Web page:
New options for post-retirement benefits: an OPSEU Q&A – OPSEU
Questions and answers about post-retirement benefits for OPSEU members in the OPSEU Pension Trust (OPTrust) pension plan
On November 16, 2016, OPSEU announced that it had signed an agreement with the Government of Ontario that would give OPSEU members in the OPTrust pension plan new choices with respect to their benefits after retirement. This Q&A answers some of the questions members may have.
1. Why was the union negotiating about my post-retirement benefits in the first place?
On February 18, 2014, the Ontario government announced a plan to change the funding of post-retirement benefits for members of the OPTrust pension plan and the Public Service Pension Plan. The government said that members of both plans who retired after December 31, 2016 would have to pay 50 per cent of the cost of the premiums for their benefits. This would cost single plan members about $900 per year; plan members with families would pay about $1,600 per year.
The government also announced that it would require OPTrust members to work longer in order to access post-retirement benefits (20 years instead of 10).
OPSEU’s response was that the government had no right to unilaterally change members’ post-retirement benefits or the way they were funded. Members filed hundreds of individual grievances and the union filed a policy grievance to try to stop the change from happening.
2. What does the new settlement give me that I didn’t have before?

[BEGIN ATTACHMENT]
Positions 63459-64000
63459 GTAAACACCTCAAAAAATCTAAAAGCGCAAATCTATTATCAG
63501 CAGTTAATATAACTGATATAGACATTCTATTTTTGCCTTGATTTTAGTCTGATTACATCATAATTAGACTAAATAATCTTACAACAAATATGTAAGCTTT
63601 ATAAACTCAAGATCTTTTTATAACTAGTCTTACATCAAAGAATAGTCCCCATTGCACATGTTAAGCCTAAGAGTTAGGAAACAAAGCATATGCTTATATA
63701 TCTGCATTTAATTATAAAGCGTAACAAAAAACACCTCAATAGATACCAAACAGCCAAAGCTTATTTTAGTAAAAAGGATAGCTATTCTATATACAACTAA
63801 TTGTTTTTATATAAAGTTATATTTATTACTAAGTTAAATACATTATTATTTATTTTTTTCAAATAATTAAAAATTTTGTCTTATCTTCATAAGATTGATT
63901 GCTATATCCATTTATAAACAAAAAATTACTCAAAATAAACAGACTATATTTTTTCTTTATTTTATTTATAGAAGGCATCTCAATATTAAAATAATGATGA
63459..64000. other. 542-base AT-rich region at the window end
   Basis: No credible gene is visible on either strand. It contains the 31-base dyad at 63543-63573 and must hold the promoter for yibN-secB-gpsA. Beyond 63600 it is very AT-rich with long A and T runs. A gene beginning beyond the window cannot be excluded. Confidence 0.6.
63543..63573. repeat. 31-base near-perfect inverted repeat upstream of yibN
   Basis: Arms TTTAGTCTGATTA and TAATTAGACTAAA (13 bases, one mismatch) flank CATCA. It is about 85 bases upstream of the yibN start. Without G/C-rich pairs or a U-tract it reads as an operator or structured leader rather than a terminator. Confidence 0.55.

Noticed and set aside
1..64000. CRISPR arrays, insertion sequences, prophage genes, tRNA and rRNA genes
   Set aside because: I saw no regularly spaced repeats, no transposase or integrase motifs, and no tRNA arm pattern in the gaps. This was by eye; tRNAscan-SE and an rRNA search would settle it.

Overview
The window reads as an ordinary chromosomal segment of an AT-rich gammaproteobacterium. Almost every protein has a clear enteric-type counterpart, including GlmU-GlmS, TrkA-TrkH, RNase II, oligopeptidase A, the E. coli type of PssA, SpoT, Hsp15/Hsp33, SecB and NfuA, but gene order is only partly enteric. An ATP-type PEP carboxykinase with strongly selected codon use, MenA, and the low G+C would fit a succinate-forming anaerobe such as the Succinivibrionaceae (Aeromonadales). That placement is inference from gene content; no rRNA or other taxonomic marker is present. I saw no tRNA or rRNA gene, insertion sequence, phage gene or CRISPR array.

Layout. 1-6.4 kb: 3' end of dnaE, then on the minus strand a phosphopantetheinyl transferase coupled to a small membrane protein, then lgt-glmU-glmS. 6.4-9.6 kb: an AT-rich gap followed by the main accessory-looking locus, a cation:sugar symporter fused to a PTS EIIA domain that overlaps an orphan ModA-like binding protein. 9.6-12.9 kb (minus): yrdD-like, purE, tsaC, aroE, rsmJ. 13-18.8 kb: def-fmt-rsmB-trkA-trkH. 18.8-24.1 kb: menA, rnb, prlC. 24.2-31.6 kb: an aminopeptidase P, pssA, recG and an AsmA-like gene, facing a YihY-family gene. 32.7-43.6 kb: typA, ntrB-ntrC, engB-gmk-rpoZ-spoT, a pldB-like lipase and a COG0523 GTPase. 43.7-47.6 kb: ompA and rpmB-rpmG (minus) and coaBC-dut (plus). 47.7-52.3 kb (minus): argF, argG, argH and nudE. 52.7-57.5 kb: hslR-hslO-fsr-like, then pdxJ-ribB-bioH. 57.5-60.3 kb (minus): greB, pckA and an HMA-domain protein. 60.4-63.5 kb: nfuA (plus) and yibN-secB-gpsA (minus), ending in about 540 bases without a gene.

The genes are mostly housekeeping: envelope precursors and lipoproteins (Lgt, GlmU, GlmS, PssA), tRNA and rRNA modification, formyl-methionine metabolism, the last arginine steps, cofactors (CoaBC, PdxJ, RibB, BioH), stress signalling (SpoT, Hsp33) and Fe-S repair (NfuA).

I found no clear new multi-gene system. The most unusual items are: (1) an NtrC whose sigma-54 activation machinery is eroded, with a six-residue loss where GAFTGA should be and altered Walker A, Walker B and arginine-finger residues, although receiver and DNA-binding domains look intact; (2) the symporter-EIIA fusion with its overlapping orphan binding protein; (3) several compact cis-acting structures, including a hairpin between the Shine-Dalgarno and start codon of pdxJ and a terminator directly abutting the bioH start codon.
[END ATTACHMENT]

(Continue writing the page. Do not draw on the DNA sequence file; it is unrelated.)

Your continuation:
The main thing it gives you is choice. Members who retire on or after January 1, 2017 can still accept the government’s original plan (“Plan A”) and pay half the cost of the premiums, BUT now you can also choose a modified plan (“Plan B”) at no cost at all. Members who choose either option can also upgrade their coverage at group rates. There is also a limited ability for current employees to move from Plan A to Plan B and vice versa after retirement.
3. Where can I see the details of what was agreed to?
A comparison chart showing the differences between Plan A and Plan B is available online at https://opseu.org/news/optrust-retiree-benefits-comparison. The full Memorandum of Settlement between OPSEU and the Government of Ontario is available at https://opseu.org/news/optrust-retiree-benefits-memorandum-settlement.
4. Aren’t post-retirement benefits part of my collective agreement?
Post-retirement benefits for OPTrust members are provided under what is known as an “order in council” and have always been paid for and managed directly by the government.
5. Why didn’t the union simply save “Plan A” for everybody?
The only way to have done this would have been to gamble that the Grievance Settlement Board (GSB) would rule against the government following hearings that had been scheduled to continue in the late spring of 2017. While the union was confident that it had a case, there was no guarantee that an arbitrator would rule in our favour. The union’s view was that a negotiated settlement in 2016 would allow OPSEU members to make retirement decisions on certainties rather than guesses.
6. Why did the union accept benefit reductions in “Plan B”?
The union’s goal in these negotiations was to provide an option that would continue to be 100 per cent government-paid, thereby saving members’ money while maintaining or expanding the benefits members need and use the most.
7. Why did it take so long to negotiate the agreement?
The union has been pushing the government to withdraw or change its plan since 2014. It was only when the GSB rejected the government’s preliminary objections to our grievances that the government got serious about settling the dispute.